No News Is Not Good News

December 22, 2015

As 2015 comes to an end, here's what psychiatry can -- and can't -- bring to the table, especially when it comes to acts of terrorism.

Allan Tasman, MD | Editor in Chief

Here we are at the end of another year. It has not been a year marked by news of tremendous breakthroughs in our field. Furthermore, our ability to contribute to repairing the ruptures in our social fabric both at home and abroad is little changed. Because of our publication schedule, while you are reading this in mid to late December, I’m writing just after the multiple terrorist attacks in Paris in mid-November. I hope, therefore, you’ll excuse me for feeling less than optimistic as the year draws to a close.

[[{"type":"media","view_mode":"media_crop","fid":"43968","attributes":{"alt":"©","class":"media-image media-image-right","id":"media_crop_5876146440800","media_crop_h":"0","media_crop_image_style":"-1","media_crop_instance":"4984","media_crop_rotate":"0","media_crop_scale_h":"130","media_crop_scale_w":"150","media_crop_w":"0","media_crop_x":"0","media_crop_y":"0","style":"float: right;","title":"©","typeof":"foaf:Image"}}]]A number of years ago I was invited to an international conference in Malta on the role of psychiatry in resolving political conflict. It included a riveting series of presentations on how psychiatrists and other mental health professionals had played important roles in healing both individuals and groups who had been victims of violent acts promulgated for political aims such as during the Northern Ireland conflict. These reports were heartening, and reinforced my belief that our role as healers can be effective not only with those who suffer primarily from a diagnosable psychiatric disorder, but also for those whose only problem was being in the wrong place at the wrong time.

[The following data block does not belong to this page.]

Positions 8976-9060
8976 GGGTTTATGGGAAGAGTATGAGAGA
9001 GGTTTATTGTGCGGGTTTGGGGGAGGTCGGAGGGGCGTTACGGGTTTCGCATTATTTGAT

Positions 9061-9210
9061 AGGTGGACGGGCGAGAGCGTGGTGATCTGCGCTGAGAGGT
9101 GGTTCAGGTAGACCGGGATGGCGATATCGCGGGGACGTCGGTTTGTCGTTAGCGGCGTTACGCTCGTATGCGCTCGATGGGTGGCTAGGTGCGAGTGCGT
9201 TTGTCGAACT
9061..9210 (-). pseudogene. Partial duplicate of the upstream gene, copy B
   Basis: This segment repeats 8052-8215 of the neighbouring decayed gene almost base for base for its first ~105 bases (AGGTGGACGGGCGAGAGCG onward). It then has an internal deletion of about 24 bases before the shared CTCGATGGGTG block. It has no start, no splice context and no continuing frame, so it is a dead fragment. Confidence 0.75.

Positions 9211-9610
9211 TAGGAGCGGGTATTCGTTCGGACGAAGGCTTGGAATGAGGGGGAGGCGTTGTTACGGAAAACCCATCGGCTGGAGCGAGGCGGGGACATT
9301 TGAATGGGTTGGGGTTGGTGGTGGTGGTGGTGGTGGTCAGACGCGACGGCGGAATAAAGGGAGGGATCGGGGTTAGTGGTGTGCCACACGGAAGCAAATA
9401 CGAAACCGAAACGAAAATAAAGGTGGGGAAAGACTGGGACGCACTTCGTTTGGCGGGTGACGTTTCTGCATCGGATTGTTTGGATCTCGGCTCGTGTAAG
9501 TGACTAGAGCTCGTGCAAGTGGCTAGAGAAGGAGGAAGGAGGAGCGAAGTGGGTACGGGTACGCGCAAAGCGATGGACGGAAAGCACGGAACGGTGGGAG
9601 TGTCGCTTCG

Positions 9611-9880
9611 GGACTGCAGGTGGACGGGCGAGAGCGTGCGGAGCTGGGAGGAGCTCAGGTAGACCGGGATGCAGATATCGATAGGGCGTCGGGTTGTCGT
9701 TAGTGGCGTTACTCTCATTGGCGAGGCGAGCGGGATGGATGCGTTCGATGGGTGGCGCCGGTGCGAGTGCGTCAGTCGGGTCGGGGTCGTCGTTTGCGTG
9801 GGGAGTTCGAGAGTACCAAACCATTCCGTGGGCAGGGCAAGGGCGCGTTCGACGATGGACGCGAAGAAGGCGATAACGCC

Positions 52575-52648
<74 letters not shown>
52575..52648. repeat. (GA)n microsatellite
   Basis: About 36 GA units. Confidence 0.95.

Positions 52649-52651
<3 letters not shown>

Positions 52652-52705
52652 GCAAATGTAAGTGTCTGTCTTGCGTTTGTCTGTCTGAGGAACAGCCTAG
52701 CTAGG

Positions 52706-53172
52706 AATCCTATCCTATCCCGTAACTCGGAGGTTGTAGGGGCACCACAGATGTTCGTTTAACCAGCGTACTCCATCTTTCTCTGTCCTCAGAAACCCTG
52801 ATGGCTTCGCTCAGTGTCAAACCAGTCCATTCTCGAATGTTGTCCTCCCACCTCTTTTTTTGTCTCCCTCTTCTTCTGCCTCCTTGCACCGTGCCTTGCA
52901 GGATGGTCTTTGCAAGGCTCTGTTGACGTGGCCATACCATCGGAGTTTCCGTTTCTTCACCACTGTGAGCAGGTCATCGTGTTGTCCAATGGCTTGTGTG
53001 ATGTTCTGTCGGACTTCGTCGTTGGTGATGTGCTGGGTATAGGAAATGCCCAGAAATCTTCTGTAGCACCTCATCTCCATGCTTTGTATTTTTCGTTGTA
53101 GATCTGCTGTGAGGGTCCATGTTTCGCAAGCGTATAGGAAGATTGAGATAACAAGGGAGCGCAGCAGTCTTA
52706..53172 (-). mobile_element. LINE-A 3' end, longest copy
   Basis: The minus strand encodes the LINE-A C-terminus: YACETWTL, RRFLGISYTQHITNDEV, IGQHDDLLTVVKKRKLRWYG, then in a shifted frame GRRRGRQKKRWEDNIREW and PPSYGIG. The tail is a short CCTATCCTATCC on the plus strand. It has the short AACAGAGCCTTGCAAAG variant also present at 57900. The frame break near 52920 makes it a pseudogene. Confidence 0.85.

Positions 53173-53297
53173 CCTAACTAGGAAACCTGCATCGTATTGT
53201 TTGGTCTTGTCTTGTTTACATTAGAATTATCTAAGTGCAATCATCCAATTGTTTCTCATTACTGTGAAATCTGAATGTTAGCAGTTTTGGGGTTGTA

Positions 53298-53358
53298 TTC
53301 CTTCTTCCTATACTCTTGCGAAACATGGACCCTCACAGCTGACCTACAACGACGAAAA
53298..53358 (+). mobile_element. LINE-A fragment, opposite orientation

As a colleague from Paris wrote to me just after the November attacks, “Those who were hurt in Paris were common people with no other characteristic (in common) than being alive and enjoying life on an exceptionally warm autumn evening in Paris. Because of that, it is true that the violence is for us all, globally, even if we were not directly hit in our flesh.” And, just as in other similar situations, I have no doubt we will be helpful to the survivors of these attacks in ameliorating the psychic wounds they suffer.